Mayor Byron W. Brown took the oath of office the other day, marking the start of his third four-year term. Some politicians grow stale in the job. The good ones reinvent themselves, bringing fresh ideas and new solutions to old problems.
For the future of the city and his own legacy, Brown must ensure that he falls into the latter category. We believe the mayor has moved the city in the right direction; the city’s stable finances and building boom testify to that. However, the city is facing some big problems. Here are some areas on which the mayor should focus:
SCHOOLS. There is absolutely nothing more important to the strength, vitality and future of the City of Buffalo than the public school system. Right now, it’s failing. The graduation rate still hovers around a dismal 50 percent.
Brown has long insisted that he and his administration have been involved in the public school system. From a financial standpoint, that is true. But the public wants and needs more of the mayor’s time and attention spent on schools.
Brown seems to have gotten the message. Speaking after his swearing-in ceremony, Brown pledged to a standing-room-only crowd of elected officials and invited guests to “… advocate even more passionately for the needs of our students …”
That’s good. His office may have no direct authority over the school district, but it does have influence and the mayor needs to exercise it.
DEVELOPMENT. When Brown was first elected mayor in 2005, the word “development” was hardly mentioned in the same sentence as Buffalo. Planners had wonderful architects’ renderings, and little else besides their wishful thinking. But construction has steadily picked up steam during Brown’s tenure. To his credit, he assisted when appropriate and got out of the way when appropriate.
The Buffalo Niagara Medical Campus is expanding in ways that once were unimaginable. The energy is palpable. The same can be said of waterfront development. Brown eased the way for projects such as Canalside, a fast-growing development district with two hotels, two hockey rinks, re-created canals and other attractions on the way. Sections of outer harbor land long owned by the Niagara Frontier Transportation Authority will be transferred to the state Office of Parks, Recreation and Historic Preservation and to the Erie Canal Harbor Development Corp. The city wanted that land, badly. Brown, showing true leadership, acted in the best interest of all Western New Yorkers by giving up the city’s claim.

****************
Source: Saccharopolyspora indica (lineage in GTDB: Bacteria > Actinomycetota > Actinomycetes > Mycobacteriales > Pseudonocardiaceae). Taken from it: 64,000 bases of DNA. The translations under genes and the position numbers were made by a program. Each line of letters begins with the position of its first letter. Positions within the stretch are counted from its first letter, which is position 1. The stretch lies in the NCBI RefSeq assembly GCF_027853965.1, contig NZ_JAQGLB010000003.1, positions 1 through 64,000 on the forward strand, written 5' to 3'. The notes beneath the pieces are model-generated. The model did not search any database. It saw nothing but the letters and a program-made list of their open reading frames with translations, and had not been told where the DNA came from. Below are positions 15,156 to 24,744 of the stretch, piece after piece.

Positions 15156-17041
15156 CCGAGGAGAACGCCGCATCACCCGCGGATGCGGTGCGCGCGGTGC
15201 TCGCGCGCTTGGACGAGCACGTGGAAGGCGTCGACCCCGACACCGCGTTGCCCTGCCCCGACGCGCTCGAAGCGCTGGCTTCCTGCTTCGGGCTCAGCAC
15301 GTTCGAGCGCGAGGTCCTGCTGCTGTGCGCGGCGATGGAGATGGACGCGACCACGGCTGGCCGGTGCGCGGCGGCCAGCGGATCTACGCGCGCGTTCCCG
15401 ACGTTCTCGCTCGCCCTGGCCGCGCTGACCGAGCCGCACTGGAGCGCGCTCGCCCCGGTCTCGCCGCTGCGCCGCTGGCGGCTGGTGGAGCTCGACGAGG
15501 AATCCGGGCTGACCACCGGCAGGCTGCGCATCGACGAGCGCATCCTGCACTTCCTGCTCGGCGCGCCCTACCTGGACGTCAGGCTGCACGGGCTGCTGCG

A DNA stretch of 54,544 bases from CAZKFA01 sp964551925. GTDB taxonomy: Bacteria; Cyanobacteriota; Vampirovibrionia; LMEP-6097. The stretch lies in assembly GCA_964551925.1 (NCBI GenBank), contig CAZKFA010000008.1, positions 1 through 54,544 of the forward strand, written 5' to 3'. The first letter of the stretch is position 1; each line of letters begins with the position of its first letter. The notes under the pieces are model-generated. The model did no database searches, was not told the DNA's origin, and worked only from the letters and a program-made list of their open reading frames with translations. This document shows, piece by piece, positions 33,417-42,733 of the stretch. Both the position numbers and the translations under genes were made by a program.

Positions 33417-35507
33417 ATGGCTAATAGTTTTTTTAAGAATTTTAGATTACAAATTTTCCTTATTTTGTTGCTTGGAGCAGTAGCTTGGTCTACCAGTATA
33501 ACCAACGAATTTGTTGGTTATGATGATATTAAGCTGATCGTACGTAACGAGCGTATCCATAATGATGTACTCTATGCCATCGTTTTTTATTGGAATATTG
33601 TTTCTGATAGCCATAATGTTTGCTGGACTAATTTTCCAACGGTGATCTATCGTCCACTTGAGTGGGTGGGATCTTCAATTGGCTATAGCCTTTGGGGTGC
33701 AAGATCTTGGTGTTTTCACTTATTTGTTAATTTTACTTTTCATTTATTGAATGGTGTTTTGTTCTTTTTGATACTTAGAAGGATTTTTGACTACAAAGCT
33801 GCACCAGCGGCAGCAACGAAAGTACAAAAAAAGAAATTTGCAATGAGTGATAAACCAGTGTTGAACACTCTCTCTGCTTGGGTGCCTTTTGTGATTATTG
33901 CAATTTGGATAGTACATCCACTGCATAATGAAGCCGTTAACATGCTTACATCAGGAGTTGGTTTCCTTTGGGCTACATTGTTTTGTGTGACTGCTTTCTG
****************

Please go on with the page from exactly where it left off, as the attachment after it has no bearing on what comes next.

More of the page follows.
POVERTY. The mayor is focused on the city’s improving economy, but he is also keenly aware that not all parts of the city are in play. Western New York Regional Economic Development Council and Buffalo Billion efforts are directly targeted at helping lift the city’s poor. The mayor can assist through the Buffalo Employment and Training Center and other avenues, such as partnering with Erie Community College, in training residents for in-demand jobs.
CRIME. Under the mayor, several crime-fighting initiatives have been undertaken, most notably Buffalo’s partnership with the U.S. Attorney’s Office. The effort is aimed at aggressively prosecuting gang members, who are responsible for much of the violence across the city.
Reducing crime remains a huge factor in reshaping the city’s image. It’s simple: People need to feel safe visiting, let alone living, in the city. This is a tough nut to crack for any big city, but the mayor’s continued efforts in working with partners should make a measurable difference.
The mayor and the city have made significant strides in the past eight years. Improving the schools is the key to maintaining that momentum. Renewed focus on education will help the city in the other key areas of development, poverty and crime. We welcome Brown’s promise to do more to fix education in Buffalo.